Saturday, February 16, 2008

Grails WebFlow and explicit events

Grails WebFlow enables the ability to keep a context specific to a set of pages. Grails webflow is built on top of Spring webflow but, as always, Grails adds ease of use with a DSL.
When do you need webflow? Whenever you find yourself stuffing things in the session context.
One side note, if you are putting something in the session that is used in the very next request, use the flash context, as it retains items in the flash scope for two request cycles (unless the item is refreshed on the second request.

A webflow is contained in one controller. Reading existing webflows is fairly easy but, until you become comfortable with a few terms, writing webflows can be problematic. Things that you need to understand are Flow Scopes, View States, and Action States.

To get started with webflow, read, in its entirety, the documentation at WebFlow and then download and play with the book-flow
sample application. If you do not know how to check out a Subversion, email me and I'll walk you through it.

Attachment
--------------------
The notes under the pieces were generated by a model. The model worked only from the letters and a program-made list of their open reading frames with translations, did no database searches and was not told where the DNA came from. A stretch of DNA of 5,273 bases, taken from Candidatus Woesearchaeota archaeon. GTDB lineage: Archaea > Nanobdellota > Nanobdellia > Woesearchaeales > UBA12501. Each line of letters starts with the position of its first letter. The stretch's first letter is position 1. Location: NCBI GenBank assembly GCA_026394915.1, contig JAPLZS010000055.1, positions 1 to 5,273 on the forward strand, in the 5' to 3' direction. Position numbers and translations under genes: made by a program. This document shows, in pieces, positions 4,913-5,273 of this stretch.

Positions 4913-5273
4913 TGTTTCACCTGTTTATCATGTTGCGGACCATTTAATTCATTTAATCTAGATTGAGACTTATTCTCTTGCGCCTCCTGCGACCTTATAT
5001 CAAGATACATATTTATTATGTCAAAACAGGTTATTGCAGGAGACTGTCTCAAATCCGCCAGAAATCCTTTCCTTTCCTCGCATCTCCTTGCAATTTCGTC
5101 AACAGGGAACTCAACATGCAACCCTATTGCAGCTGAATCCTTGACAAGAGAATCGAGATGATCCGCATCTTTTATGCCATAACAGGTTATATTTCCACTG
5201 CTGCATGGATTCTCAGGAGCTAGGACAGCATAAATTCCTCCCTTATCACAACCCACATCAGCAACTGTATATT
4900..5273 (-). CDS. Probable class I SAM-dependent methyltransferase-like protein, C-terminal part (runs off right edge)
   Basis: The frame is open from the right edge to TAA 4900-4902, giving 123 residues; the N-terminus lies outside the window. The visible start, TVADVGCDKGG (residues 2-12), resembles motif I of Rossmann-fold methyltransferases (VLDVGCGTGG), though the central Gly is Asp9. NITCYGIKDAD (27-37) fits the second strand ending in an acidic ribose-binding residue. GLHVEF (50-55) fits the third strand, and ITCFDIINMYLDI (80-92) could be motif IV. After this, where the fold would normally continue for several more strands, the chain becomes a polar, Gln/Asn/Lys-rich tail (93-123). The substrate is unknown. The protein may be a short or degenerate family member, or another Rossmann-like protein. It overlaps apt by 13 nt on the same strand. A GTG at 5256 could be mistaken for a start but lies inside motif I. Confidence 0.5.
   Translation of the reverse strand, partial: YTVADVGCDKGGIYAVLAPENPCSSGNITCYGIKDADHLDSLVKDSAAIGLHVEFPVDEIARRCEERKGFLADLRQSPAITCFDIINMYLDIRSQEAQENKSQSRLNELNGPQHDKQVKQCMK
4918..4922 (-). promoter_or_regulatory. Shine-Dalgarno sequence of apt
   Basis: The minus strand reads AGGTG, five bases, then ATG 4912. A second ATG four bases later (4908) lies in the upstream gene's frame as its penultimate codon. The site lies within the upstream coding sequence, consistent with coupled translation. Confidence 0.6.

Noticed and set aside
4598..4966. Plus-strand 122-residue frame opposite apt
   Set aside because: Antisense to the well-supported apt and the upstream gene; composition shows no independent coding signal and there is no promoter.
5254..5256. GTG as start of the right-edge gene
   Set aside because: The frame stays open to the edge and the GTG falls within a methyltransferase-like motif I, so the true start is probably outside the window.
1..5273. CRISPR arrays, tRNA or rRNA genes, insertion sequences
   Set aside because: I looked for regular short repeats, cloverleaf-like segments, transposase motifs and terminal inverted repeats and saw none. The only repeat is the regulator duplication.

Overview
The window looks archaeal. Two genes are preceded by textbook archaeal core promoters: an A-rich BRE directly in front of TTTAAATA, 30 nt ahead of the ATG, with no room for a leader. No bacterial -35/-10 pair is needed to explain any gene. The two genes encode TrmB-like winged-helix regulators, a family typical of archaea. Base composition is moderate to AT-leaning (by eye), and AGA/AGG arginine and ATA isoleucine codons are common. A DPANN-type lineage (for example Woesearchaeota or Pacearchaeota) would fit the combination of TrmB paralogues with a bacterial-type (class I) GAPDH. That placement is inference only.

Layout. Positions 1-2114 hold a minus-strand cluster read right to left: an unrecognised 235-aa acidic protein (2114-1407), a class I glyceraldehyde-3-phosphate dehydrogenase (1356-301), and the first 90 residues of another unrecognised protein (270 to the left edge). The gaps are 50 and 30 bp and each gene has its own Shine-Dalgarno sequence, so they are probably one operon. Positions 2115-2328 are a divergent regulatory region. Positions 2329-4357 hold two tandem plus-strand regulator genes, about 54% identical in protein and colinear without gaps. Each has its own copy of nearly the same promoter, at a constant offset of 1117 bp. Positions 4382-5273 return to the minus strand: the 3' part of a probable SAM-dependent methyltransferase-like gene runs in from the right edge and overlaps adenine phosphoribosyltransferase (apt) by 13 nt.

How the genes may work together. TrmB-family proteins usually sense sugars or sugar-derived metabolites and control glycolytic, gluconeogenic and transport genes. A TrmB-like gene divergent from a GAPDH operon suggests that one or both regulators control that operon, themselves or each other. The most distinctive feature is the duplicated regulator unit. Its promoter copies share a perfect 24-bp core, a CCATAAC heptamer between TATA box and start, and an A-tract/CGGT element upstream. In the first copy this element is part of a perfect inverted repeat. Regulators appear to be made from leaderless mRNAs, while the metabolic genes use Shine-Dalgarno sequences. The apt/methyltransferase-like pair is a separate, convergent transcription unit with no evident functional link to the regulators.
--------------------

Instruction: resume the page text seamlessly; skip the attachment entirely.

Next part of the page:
Grails WebFlow seems to be limited somewhat in GSP tags: g:submitButton and g:link. Remember that in the Grails RESTful architecture, URLs follow the domain/controller/action convention to identify the controller and closure (the action) to handle the request. WebFlows adds the concept of an event. Strangely the g:submitButton's name attribute defines the event but the g:link uses the more obvious event attribute. But what if you want to use an image button or invoke a request from a JavaScript event?

If you look at the HTML generated from the g:submitButton or g:link tags you will see a request parameter with a name the is prefixed with _eventId_. The string that follows the second underscore identifies the WebFlow event.
So for an application that requires an image, a click of which should be handled by the edit event of a webflow:

<input class="edit" name="_eventId_edit"id="_eventId_edit"
value="Edit" type="image"

To have a select list that runs the createMop (method of payment) event when a user select a item from the method of payment types list:

<g:select id='mopType' name='mopType'

Notice the use of the serialize method of the Form object. The serialize method comes from the prototype JavaScript library.

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